Kaiser Family Foundation tweets out a timely graphic showing the primary role mothers have in keeping their children healthy.

This interesting video shows how Cedars-Sinai is using virtual reality to reduce the boredom of hospitalized patients. I would be happy just to get fast WiFi since my one and only night in a hospital for observation was like spending a night in jail – I didn’t get dinner because they didn’t find me a bed in time and all they had was fruit juice, there was no WiFi, my bed was missing the TV remote/call button combo, and I was in the dreaded “semi-private” room (meaning separated by only a paper-thin curtain that allowed every sound, smell, and silhouetted image to pass freely) with a guy who was a lot worse off than me. I was also awakened frequently by the nurse charged with writing down what the gadgets around me displayed, which must have required a lot of her focus because she didn’t notice that my IV ran dry and didn’t give me the meds that were ordered. This was the hospital that refused to give me an electronic copy of my medical records with the excuse that “we only do that for doctors.”

Here’s Part 3 of Vince and Susan’s vendor review. It’s fact-filled and entertaining as always.

Sponsor Updates

  • TeleTracking will host an executive forum on transforming patient access May 10 in Long Island.
  • Midmark closes its acquisition of Versus Technology.
  • WeiserMazars #BestAdvice campaign wins the Association for Accounting Marketing’s National Social Media Campaign of the Year.
  • Optimum Healthcare IT is ranked among the top two Epic consulting vendors for overall broad performance by KLAS.
  • ZirMed will exhibit at the Zoll Data Summit May 17-20 in Denver.
  • Experian Health will exhibit at the HFMA/MO Joint Conference May 11-13 in St. Louis.
  • PeriGen offers a National (OB!) Nurses Week Appreciation Toolkit.
  • Streamline Health will exhibit at the 2016 National Rural Health Association Innovation Summit May 10-13 in Minneapolis.

Blog Posts


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Currently there are "5 comments" on this Article:

  1. Re: Breakouts by causation and how many deaths were IT related:

    I find your question to be both unsettling and comforting. I exchanged a stethoscope for a database; I am on the one hand glad people are asking, and on the other, discomforted that there isn’t any clear data.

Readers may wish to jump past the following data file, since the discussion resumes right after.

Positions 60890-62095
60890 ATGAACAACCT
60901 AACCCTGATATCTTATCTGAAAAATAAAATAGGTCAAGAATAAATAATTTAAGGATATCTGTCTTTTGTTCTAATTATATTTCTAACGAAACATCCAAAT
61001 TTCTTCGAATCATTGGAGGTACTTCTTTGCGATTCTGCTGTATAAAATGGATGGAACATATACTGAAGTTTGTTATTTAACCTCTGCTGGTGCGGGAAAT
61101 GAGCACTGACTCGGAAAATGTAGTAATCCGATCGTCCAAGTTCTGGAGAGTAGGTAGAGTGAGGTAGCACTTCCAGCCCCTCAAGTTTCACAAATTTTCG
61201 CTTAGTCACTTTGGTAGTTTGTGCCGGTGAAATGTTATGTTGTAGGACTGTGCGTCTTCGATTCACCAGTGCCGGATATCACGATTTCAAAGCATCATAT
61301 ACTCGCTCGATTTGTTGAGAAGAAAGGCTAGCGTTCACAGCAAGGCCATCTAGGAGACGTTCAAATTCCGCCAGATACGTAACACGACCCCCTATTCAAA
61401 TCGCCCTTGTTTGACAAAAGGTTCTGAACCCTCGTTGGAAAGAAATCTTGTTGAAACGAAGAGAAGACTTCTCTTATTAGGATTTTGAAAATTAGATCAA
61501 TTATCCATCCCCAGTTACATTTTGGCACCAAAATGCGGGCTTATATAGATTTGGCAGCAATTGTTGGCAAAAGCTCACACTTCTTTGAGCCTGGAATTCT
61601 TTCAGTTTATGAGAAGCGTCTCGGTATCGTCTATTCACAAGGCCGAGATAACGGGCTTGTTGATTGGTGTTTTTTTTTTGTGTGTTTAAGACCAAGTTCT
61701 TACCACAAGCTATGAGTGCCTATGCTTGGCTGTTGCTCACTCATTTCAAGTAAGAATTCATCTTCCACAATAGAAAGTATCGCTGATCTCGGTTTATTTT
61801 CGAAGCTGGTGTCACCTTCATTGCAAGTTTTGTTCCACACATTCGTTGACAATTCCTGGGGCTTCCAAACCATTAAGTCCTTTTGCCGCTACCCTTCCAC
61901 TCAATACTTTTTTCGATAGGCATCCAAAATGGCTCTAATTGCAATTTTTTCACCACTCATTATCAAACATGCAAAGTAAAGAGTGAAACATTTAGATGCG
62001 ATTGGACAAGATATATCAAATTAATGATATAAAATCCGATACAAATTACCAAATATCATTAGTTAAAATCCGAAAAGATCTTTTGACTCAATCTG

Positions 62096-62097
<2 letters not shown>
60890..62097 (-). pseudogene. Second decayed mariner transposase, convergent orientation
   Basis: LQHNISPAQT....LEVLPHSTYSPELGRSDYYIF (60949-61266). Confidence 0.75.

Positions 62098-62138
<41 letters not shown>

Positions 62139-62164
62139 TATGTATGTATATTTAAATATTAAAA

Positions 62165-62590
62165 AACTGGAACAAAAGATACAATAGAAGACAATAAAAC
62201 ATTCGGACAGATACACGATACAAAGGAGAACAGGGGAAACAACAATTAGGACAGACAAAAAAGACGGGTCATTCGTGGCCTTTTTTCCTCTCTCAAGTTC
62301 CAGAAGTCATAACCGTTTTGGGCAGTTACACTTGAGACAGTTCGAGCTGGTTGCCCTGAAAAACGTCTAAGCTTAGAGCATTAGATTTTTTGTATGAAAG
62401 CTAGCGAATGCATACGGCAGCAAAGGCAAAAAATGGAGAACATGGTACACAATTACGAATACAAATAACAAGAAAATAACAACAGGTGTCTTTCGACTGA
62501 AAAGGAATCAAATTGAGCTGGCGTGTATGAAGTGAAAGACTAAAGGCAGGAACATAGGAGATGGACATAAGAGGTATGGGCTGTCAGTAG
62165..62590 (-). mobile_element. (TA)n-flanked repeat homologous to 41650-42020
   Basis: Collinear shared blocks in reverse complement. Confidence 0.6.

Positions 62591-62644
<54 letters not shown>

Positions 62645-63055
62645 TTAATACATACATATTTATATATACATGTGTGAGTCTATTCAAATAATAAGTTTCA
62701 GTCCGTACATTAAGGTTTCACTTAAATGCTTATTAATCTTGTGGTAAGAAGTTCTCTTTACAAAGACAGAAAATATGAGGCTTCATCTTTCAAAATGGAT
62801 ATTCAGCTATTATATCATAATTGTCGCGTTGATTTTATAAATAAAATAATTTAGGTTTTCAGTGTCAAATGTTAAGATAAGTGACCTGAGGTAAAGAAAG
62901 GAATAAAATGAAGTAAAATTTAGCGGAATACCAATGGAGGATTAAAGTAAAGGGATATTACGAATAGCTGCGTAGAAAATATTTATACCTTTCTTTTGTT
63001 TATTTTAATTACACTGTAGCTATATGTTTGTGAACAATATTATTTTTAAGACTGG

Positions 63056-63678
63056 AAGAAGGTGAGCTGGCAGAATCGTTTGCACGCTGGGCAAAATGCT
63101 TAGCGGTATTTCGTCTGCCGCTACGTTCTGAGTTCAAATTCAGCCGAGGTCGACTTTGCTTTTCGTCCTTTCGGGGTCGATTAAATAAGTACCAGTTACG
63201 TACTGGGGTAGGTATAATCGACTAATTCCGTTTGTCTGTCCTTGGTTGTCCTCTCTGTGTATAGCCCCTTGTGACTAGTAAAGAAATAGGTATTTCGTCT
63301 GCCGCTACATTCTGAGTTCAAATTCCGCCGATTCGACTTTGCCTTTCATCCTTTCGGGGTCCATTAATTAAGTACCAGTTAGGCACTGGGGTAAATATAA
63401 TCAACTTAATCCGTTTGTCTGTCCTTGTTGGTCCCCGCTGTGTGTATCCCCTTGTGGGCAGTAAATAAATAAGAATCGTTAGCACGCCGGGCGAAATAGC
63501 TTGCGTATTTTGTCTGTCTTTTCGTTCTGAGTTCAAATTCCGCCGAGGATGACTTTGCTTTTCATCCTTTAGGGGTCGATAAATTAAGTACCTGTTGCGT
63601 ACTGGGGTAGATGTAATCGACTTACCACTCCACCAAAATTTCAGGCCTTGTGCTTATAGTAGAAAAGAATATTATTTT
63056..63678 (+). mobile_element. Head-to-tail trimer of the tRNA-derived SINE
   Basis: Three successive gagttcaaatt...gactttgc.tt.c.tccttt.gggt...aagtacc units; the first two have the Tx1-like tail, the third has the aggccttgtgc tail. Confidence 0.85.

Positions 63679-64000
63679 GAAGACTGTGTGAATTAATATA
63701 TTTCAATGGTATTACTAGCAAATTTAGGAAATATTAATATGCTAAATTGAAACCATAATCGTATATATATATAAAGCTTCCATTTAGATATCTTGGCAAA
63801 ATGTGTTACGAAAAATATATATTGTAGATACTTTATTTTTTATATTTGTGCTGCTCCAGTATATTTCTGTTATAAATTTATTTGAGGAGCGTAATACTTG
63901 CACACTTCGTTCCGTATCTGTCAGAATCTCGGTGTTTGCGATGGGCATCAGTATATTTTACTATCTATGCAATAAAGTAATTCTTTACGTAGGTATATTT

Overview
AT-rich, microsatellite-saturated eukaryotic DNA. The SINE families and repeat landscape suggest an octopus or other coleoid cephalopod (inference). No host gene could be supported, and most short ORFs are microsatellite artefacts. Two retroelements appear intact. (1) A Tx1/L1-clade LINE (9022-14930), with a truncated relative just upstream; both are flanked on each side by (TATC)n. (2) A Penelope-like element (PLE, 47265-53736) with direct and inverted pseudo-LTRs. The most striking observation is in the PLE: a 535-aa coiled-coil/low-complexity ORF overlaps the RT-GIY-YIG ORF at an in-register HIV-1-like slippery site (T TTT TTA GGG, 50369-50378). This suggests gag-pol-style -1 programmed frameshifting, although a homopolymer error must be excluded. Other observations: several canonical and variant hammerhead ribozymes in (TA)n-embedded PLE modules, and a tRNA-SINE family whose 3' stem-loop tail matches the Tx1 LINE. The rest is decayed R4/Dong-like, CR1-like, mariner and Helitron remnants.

While we may never know (or, even at the end of the day, ever need to know) precisely what percentage of deaths are caused by an HIT error, we can, and must, acknowledge all medical errors are preventable.

    I don’t need data to know we can do more. For instance, the long standing practice of keeping quiet when we do know an error is made has been shown to be ineffective at reducing law suits, as compared with an honest and thorough evaluation of the events that killed a patient and an even more honest apology.

    There is data that proves transparency and candor save more lives, cost less money, and earn more trust than the proverbial sweeping it under the rug.

    Doctors have long had safe spaces to discuss how and why a death occurred and this is good; but it’s not enough. A culture of protectionism and safe harbor for physicians while punishing nurses and others for their mistakes is not a just one. The cultures cannot coexist in the same system–at least not without blame (and perhaps more errors).

    When we cannot confront the failures we make as a whole, the part we all play within an organization, we fail both ourselves and our patients, no matter in what department we work or title we have.

  2. RE: St. Charles Health System (OR) will implement Epic, creating 100 jobs

    This is the first time I have seen a business which was required to add a significant number of non-billable IT staff to support a new IT system call it “creating jobs”. I am used to this being called an increase in annual OpEx.

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Reader Comments

  • richie: Wonderful topic (I'm biased as I strive to implement systems I'd want, prior to my own long-term care becoming imminent)...
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  • Rob Price: Excellent information and quite consistent with my experiences since 1999 working with three different software companie...
  • Cosmos: Thank you for the interesting article. FYI - the terms "Severe Sepsis" and "Septicemia" are no longer in common use, ...